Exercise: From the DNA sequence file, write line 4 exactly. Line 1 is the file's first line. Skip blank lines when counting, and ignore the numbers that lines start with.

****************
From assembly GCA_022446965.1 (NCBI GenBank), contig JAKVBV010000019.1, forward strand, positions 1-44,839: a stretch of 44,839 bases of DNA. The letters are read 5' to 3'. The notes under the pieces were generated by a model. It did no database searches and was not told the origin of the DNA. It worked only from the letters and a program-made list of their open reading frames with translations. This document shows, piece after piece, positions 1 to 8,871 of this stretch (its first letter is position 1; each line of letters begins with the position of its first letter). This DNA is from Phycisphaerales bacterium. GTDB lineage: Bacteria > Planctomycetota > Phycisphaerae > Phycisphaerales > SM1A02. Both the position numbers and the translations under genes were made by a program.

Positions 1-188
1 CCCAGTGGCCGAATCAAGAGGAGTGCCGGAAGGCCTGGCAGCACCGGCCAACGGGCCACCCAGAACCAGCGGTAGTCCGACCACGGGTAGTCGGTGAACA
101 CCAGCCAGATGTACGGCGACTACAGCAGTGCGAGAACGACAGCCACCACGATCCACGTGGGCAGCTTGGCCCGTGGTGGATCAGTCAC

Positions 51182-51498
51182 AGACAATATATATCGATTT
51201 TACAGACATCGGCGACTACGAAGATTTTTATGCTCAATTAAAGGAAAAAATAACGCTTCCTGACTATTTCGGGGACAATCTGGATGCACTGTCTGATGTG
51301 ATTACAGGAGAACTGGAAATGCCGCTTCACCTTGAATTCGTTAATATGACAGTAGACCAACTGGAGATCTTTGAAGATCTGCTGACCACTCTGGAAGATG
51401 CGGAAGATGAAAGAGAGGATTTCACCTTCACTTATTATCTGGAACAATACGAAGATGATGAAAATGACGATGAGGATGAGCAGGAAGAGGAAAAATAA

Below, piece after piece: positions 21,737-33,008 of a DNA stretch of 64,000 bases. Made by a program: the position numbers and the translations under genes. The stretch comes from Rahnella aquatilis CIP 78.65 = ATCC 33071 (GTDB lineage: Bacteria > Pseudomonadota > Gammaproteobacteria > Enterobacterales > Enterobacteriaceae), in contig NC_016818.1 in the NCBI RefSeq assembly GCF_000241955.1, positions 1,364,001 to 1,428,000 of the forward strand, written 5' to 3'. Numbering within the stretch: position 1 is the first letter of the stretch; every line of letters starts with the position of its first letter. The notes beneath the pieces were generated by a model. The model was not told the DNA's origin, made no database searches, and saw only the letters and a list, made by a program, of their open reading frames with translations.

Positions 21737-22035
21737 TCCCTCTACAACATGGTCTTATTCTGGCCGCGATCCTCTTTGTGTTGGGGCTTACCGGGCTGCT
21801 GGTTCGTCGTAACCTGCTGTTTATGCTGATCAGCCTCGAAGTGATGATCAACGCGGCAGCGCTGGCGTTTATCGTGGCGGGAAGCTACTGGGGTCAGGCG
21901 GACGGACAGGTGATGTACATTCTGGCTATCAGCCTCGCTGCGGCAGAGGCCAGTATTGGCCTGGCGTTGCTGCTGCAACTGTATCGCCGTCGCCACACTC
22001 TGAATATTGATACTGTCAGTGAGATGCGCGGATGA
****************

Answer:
101 CCAGCCAGATGTACGGCGACTACAGCAGTGCGAGAACGACAGCCACCACGATCCACGTGGGCAGCTTGGCCCGTGGTGGATCAGTCAC